Even if this is does interest you, though, you still might not feel that it’s worth paying $32 for Audio Hijack Pro. Granted, $32 is not a lot of money; but there are alternatives that are cheaper still. There’s Audio Hijack’s non-Pro little brother, Audio Hijack, which is only $16, and does the same thing. The main difference is that Audio Hijack records only to 16-bit AIFF files; you can set the sample rate, but that’s your only choice. Still, AIFF is the best format for editing your sound files, and you can always use iTunes or any other QuickTime-savvy program to convert from AIFF to one of those other formats afterwards; so you might reasonably feel that the capability to record directly to a compressed format on the fly is no great advantage. Plus, even Audio Hijack has competitors: Ambrosia Software’s new WireTap Pro (which replaces their earlier free WireTap) is just $19 and can record to various formats. There is also the free Jack OS X, though this requires a separate application to generate the final sound file, and is more work to set up. And if all you want to do is record the sound coming into your computer, you might be happier with a program such as the $30 Amadeus II, which records the sound, lets you edit it (including click and pop removal and application of many other effects and filters), and can save to more file formats – and costs less – than Audio Hijack Pro.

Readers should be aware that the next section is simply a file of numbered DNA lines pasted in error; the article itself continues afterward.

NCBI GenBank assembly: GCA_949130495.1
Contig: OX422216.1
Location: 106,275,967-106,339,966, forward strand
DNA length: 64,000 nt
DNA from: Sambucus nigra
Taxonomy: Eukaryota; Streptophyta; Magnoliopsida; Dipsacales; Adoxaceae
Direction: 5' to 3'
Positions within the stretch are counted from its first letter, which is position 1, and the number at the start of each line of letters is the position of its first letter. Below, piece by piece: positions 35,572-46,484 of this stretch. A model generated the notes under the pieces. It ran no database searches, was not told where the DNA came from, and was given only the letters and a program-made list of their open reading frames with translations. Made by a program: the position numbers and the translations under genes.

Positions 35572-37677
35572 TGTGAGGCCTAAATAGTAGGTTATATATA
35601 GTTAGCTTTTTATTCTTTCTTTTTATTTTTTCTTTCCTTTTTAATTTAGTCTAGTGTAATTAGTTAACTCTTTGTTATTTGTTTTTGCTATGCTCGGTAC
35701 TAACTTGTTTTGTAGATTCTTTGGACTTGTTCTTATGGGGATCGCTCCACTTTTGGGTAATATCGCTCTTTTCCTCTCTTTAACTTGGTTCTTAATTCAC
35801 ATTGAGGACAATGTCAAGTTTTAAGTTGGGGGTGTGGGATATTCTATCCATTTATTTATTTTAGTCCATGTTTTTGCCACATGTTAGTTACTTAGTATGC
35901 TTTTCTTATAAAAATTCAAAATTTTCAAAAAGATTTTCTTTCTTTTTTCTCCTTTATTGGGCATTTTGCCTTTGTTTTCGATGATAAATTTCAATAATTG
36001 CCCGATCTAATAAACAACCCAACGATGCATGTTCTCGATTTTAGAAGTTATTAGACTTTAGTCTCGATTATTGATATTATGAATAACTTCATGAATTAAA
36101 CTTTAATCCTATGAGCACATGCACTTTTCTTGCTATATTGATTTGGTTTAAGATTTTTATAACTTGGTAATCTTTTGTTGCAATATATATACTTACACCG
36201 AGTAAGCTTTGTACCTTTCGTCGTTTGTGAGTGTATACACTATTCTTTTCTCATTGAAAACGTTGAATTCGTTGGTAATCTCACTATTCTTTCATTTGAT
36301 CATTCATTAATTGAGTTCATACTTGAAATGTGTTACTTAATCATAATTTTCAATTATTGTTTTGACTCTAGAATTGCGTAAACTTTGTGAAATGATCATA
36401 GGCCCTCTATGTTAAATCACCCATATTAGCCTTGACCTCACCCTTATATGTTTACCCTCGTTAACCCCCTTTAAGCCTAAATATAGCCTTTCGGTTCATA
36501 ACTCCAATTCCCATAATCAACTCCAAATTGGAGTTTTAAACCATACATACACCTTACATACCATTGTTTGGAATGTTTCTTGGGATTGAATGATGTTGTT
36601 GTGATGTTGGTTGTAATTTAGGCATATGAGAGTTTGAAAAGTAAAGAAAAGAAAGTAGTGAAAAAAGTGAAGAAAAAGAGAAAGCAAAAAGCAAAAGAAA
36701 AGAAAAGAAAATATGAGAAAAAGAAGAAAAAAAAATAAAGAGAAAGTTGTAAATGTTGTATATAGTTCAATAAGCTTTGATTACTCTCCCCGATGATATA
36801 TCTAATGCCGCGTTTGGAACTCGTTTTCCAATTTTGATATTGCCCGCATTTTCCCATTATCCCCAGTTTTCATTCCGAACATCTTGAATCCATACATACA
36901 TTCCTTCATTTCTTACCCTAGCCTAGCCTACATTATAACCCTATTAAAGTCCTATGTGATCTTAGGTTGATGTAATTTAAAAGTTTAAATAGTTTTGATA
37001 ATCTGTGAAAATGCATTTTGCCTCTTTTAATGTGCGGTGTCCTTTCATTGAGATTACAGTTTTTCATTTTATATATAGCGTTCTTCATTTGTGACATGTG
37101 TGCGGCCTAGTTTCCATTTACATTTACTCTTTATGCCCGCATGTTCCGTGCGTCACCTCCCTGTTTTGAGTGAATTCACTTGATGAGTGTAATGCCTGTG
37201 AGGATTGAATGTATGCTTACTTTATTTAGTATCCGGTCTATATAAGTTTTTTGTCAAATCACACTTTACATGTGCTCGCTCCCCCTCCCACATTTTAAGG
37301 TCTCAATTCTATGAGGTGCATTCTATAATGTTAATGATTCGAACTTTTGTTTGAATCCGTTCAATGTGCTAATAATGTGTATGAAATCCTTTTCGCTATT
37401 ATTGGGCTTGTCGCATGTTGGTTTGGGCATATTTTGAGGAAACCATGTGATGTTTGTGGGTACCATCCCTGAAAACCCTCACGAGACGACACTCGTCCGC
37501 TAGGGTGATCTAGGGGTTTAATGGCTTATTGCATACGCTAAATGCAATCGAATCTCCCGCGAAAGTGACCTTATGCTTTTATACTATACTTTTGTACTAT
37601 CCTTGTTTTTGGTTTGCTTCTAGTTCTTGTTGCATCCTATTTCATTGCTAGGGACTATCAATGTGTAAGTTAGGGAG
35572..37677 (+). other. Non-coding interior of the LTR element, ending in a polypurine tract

Plug It In, Plug It In — This brings us to the second thing Audio Hijack Pro does: it can process the sound digitally as it records it. It does this by means of plug-ins, some of which are included with Audio Hijack Pro, and some of which are already present on your computer (you’re free to install others as well). Indeed, one of the best-kept secrets of Mac OS X is that it includes a number of astoundingly powerful digital signal processing plug-ins, including a 31-band graphic equalizer, a compressor, a limiter, and high-pass and low-pass filters. If you’ve used GarageBand you may have noticed these effects, but they are also available to any AudioUnits-savvy sound application – and that includes Audio Hijack Pro. And AudioUnits are not the only flavor of plug-in that Audio Hijack Pro can handle. It has its own plug-in format, called 4FX, and comes with nearly two dozen functions, good mostly for adjusting gain and balance. Plus it recognizes LADSPA plug-ins, a format originating on Linux; many free LADSPA plug-ins are available, and a handful come with the program. Finally, Audio Hijack Pro accepts VST plug-ins, many of which are both commercial and free.